A total paper strength of a squadron was 4 officers, 108 other ranks (inc. NCOs)*, 4 BARs, 3 AT rifles, 98 sabers, 95 rifles.

* 20 of these were in the squadron's baggage train, so obviously shouldn't be counted when we're estimating squadron's fighting strength.

Comparing to an infantry company, well... the baggage train was 10 men in the infantry, but the company commander had 11 men in his company HQ - two stretcher-bearer parties of 3, 3 runners, and 2 (NCO) observers.
An infantry company was 226 men total, 10 of them in the baggage train.
A cavalry squadron was 112 men total, 20 of them in the baggage train.


I mean, I think I get where you're going - field the Uhlans as a reinforced group made of 2 platoons combined. This would give us a more reasonable manpower (56 men in 2 platoons combined). However, it doesn't solve the problem of 1. having very small sections (5-6 men), 2. still having a limited number of dice to activate them. I mean, even with 4 senior leaders on table, we still get only 5 dice - and every platoon consists of 4 sections and an AT rifle team.

We could kitbash a bit, and make a platoon deploy as 2 squads - section 1 made of 1st & 2nd line section (10 men, possibly including the AT rifle as support), section 2 made of 3rd line section & MG section (9 men). I guess they kept close anyway, since their lack of manpower as individual sections is pretty evident... that, however, is theorycrafting that had little to do with real-life structure and regulations.


Now as we speak of it - at 5 (effectively. Let's assume the 6th is off-table with the horses) men per section - I'd say the section is as small or smaller than elements of an infantry squad / section in several other armies. Tweaking the CoC rules a bit, I could suggest two things:
1. Treat an Uhlan section as a Team for the purpose of entrenchment (one entrenchment being enough to conceal the entire section)
2. Allow it to activate as a Team or as a Squad (of course, this still means you'd need a 3 to activate their JL, but being able to move & fire using a 1 or 2 is quite an advantage).
So, while a cavalry platoon can't really withstand damage, it would allow it to be very active on the battlefield. Note that this applies to the cavalrymen themselves only - non-cavalry support options would still be using standard activation dice results.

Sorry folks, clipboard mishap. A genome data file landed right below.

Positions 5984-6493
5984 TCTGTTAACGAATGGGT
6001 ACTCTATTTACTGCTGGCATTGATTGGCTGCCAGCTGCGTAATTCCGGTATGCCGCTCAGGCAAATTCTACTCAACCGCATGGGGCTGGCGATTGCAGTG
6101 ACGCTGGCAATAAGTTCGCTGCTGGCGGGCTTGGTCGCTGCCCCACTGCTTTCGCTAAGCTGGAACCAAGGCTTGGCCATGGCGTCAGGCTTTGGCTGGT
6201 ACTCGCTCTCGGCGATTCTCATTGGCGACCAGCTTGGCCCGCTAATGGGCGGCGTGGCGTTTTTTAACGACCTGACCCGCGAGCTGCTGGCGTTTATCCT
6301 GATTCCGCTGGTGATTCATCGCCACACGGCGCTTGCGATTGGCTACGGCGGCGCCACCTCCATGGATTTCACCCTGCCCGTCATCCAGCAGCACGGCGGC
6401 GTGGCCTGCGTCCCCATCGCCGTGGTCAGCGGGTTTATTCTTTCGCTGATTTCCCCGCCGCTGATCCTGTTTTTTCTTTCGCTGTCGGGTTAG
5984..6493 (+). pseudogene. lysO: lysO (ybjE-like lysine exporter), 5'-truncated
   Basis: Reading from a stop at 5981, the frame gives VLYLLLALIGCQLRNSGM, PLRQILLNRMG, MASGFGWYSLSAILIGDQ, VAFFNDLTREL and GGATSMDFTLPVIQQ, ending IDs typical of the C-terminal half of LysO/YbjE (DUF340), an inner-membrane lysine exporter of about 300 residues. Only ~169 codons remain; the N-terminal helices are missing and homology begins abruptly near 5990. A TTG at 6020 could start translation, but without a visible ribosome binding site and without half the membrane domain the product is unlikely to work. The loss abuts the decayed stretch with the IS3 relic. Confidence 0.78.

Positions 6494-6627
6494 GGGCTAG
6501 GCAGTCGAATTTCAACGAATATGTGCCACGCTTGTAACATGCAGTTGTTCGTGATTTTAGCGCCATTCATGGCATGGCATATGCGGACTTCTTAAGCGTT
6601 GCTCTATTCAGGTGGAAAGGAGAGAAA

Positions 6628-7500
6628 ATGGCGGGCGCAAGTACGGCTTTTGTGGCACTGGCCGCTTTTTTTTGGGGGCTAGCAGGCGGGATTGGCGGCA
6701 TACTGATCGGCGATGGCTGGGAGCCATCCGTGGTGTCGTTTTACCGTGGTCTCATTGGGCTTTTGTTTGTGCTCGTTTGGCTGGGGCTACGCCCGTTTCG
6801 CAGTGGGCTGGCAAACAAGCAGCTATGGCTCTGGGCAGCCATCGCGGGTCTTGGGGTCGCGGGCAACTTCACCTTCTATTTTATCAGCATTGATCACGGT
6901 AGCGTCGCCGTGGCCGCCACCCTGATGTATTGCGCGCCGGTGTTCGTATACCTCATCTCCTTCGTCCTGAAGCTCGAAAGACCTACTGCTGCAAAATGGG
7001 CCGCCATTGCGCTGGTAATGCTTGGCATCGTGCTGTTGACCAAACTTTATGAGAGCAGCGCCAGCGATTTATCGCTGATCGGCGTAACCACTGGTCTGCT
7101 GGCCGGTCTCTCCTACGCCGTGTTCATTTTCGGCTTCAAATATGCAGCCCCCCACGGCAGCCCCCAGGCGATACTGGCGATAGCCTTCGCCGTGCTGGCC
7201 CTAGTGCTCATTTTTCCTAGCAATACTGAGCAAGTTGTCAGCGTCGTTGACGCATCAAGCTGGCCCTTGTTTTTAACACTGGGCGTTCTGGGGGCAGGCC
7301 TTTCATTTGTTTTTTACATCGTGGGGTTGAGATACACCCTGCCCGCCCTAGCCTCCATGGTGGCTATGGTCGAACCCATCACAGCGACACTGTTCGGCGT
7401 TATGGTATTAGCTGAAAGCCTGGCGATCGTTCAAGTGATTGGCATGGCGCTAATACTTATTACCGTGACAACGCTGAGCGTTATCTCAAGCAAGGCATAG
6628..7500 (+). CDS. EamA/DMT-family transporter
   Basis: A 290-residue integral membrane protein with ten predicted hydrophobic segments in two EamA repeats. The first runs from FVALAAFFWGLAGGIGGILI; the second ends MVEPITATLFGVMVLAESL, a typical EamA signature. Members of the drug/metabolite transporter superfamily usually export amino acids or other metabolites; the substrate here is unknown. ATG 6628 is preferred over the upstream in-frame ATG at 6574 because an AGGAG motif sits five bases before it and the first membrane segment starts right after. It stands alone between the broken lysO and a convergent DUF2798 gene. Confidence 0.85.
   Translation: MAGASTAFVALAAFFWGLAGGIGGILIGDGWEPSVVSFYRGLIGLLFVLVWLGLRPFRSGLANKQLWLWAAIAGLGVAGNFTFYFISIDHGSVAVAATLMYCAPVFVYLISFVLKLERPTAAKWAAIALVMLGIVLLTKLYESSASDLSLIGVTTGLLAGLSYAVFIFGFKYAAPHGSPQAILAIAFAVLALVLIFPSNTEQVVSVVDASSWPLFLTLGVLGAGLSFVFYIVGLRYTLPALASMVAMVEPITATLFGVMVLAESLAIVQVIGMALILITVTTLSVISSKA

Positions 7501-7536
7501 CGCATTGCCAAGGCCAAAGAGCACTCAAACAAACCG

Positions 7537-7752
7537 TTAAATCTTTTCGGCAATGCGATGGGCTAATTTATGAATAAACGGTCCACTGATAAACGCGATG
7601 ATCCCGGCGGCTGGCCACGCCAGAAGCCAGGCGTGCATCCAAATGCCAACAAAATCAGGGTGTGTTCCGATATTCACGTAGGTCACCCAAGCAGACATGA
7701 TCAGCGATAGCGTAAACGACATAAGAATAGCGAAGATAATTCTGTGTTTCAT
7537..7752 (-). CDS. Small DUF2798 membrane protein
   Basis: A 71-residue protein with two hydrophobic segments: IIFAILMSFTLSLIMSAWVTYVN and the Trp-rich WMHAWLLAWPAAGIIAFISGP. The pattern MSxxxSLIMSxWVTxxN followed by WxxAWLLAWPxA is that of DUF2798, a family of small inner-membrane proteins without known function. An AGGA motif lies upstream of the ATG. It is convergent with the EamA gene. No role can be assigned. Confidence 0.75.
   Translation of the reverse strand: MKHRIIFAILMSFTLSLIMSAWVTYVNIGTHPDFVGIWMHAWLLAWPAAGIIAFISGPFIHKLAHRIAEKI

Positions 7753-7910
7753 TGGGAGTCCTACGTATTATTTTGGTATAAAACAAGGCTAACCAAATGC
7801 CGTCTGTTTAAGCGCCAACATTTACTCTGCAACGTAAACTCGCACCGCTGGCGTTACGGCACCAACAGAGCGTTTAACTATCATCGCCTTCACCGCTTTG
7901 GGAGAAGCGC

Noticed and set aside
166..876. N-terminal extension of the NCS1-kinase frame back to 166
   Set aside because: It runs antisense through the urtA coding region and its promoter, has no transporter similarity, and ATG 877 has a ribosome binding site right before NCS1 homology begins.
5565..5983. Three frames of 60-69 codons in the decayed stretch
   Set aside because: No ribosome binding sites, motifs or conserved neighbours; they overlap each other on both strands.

I guess there'd be no better test to it than some actual playtesting, though!

Contrarius
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Re: 1939-era Polish cavalry

Post by Contrarius » Wed Mar 28, 2018 1:52 pm

Also my first post. I'm currently painting up Polish and German CoC forces for the September 39 campaign, and was hoping to expand them with some cavalry, certainly for the Poles and possibly for the Germans too, perhaps no more than one section a side.

Just thought you might like to know that the Polish model manufacturer First to Fight plans to release Polish uhlans in both mounted and dismounted packs in its 1/72 range. The moulds are currently being produced and with a bit of luck we might see one or both packs before YE 2018.

Also, IIRC the Polish cavalry fielded a much higher proportion of AT rifles than the infantry, as well as tachankas to transport their Vickers-type MMGs, mentioned in the excellent OP. These MMGs were intended to be dismounted but could be used in mounted mode. Both options seem a good way to beef up the rather lack lustre arsenal available to the standard Polish infantry platoon. (My Polish infantry force, with its 54 infantry figures, maybe resilient but that's little consolation when facing a couple of Panzer IIs plus three MG34s each burping out 10D6 every phase.)